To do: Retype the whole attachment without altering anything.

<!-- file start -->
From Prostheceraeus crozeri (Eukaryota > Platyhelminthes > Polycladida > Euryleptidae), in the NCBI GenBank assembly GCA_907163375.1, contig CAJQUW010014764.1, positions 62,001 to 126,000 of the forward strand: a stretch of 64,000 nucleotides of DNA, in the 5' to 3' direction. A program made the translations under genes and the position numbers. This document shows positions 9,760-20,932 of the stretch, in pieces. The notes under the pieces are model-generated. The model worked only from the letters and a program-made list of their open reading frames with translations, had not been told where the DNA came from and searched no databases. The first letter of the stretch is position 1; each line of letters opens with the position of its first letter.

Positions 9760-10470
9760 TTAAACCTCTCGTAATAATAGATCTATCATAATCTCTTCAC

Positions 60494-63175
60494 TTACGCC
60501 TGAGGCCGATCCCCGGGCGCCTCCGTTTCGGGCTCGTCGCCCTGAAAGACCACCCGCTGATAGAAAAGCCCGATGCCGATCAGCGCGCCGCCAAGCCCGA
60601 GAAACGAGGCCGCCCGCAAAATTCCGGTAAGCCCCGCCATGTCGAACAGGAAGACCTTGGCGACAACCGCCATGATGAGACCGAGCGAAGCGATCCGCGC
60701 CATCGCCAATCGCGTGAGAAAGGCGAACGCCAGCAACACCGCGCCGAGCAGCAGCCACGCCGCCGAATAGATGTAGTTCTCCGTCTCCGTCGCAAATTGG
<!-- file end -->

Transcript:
From Prostheceraeus crozeri (Eukaryota > Platyhelminthes > Polycladida > Euryleptidae), in the NCBI GenBank assembly GCA_907163375.1, contig CAJQUW010014764.1, positions 62,001 to 126,000 of the forward strand: a stretch of 64,000 nucleotides of DNA, in the 5' to 3' direction. A program made the translations under genes and the position numbers. This document shows positions 9,760-20,932 of the stretch, in pieces. The notes under the pieces are model-generated. The model worked only from the letters and a program-made list of their open reading frames with translations, had not been told where the DNA came from and searched no databases. The first letter of the stretch is position 1; each line of letters opens with the position of its first letter.

Positions 9760-10470
9760 TTAAACCTCTCGTAATAATAGATCTATCATAATCTCTTCAC

Positions 60494-63175
60494 TTACGCC
60501 TGAGGCCGATCCCCGGGCGCCTCCGTTTCGGGCTCGTCGCCCTGAAAGACCACCCGCTGATAGAAAAGCCCGATGCCGATCAGCGCGCCGCCAAGCCCGA
60601 GAAACGAGGCCGCCCGCAAAATTCCGGTAAGCCCCGCCATGTCGAACAGGAAGACCTTGGCGACAACCGCCATGATGAGACCGAGCGAAGCGATCCGCGC
60701 CATCGCCAATCGCGTGAGAAAGGCGAACGCCAGCAACACCGCGCCGAGCAGCAGCCACGCCGCCGAATAGATGTAGTTCTCCGTCTCCGTCGCAAATTGG